For quite some time now, Coin Brief has had a program that rewarded users with 500 Reddcoins (RDD) for their first comment on an article each day. This is a program we started long ago, shortly after Coin Brief was launched…
Reddcoin Program Stopping – Please Withdraw Your RDD
While this program is not something we have really focused on, or advertised since it was originally implemented, it has continued uninterrupted.
Unfortunately, that must be suspended for now. We would love to continue using Reddcoin to reward our users, but recent events have resulted in ReddAPI announcing that they will be shutting down next month. As our system uses ReddAPI to handle the reward payments, and wallets, we will need to redesign it to function without ReddAPI.
Because ReddAPI is shutting down completely, all users that have created an account with us should withdraw their RDD from their Coin Brief account. After ReddAPI shuts down, those accounts will no longer be accessible. The shutdown is scheduled to occur on February 19th, and Shane, the creator of ReddAPI, has explained why he will discontinue the service here.
Laudney’s Response Regarding Reddcoin, Ltd
The reasoning behind ReddAPI shutting down seems to be based on disagreements between Laudney and himself, as well as some other incidents. Also, he seems to be unhappy with the direction Reddcoin’s Dev Team is moving. Before announcing the shut down, ReddAPI also threatened to “expose” the company created by Reddcoin’s team, Reddcoin, Ltd., if the developers did not come forward about it themselves.
Laudney, the lead developer for Reddcoin, responded to this by explaining the creation of Reddcoin, Ltd, and it’s function, on the Reddcointalk forums:
I will be reaching out to Laudney, as well as Shane, the developer of ReddAPI, to try to determine exactly what has happened here. I have been following Reddcoin since it’s inception, and have written about Reddcoin’s POSV algorithm, the Reddcoin Social Wallet, and other projects. Even so, ReddAPI shutting down was a complete surprise to me. However, based on the direction Reddcoin’s development has been going, I expect that part of the development will, effectively, remove the need for ReddAPI.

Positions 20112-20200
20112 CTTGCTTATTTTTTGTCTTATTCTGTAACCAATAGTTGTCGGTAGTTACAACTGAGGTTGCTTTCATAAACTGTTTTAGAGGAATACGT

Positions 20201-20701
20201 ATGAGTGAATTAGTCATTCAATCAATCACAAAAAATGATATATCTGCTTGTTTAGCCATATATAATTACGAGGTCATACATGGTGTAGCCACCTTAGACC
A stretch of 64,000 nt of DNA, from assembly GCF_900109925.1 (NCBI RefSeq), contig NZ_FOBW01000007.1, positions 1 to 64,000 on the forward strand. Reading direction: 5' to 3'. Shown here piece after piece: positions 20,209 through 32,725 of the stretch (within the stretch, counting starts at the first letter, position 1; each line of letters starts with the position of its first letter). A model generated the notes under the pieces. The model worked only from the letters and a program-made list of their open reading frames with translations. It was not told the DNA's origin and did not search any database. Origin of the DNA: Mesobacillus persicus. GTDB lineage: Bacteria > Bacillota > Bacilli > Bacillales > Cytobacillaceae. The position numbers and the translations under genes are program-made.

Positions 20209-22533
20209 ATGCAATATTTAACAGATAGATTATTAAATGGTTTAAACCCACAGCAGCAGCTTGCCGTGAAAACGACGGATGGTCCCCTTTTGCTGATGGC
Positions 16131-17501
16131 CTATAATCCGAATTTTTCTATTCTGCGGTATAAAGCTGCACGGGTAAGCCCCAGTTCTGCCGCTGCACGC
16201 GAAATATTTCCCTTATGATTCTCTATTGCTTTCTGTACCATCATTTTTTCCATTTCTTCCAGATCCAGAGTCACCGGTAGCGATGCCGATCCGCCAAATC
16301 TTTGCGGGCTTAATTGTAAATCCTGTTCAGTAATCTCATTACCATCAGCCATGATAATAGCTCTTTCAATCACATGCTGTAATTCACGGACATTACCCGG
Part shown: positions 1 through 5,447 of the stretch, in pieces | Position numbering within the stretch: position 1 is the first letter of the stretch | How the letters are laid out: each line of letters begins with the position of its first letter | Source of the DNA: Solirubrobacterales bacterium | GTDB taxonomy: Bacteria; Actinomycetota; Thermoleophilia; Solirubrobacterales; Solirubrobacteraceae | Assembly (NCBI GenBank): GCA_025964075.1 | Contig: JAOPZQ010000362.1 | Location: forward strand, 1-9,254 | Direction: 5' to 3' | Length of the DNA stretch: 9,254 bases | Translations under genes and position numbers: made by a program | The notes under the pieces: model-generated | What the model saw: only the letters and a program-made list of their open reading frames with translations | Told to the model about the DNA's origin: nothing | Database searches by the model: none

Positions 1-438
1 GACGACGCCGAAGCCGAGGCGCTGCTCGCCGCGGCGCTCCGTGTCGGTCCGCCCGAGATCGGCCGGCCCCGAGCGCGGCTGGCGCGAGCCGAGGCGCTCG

It is sad to see Shane go, and ReddAPI was a very useful service, but disagreements such as this sometimes happen. From reading what was written on ReddAPI’s website, I get the impression that one of the biggest problems was related to how Shane viewed Reddcoin, and it’s development, vs how Laudney viewed it.
It has been known for some time that Laudney, and his team, are very serious about their work. That is one of the things that has drawn some people to Reddcoin, as the professionalism is impressive. On the other hand, Shane is a talented developer himself, but seems to have been working on ReddAPI for fun (and probably to make a little money), as well as other, unrelated projects. There is nothing wrong with either of these approaches, but they obviously do not mesh together very well.
As soon as I have an update on this situation, along with comments from both sides, or know when we will be able to resume our RDD program, I will be sure to let everyone know.
I’m glad I saw this announced on the video coinbrief released on youtube 😀 a couple thousand redd straight to my wallet.
BRAVO. Decent explanation so far. I look forward to the follow up. Better that he pulls the third party ReddApi now than later.
This shows a need to move it in house using ReddSight or similar, and release it open source vs relying on a third party such as ReddApi who may shut it down due to personal disagreements.
As a service provider myself (non cryptocurrency related) I know the importance of running services that dont rely on third parties if it can be helped. Had to learn the hard way , with certain google services no less.
Just to clarify. When I said “Better that he pulls the third party ReddApi now than later” I was referring to Shane pulling the service. I was in no way suggesting Laudney pulled it.
Sad, I know a lot of work went into this, however better sooner than later in this situation, if indeed it was going to happen anyways. This would have been a lot worse, if it had happened later when more webmasters/service providers were using it.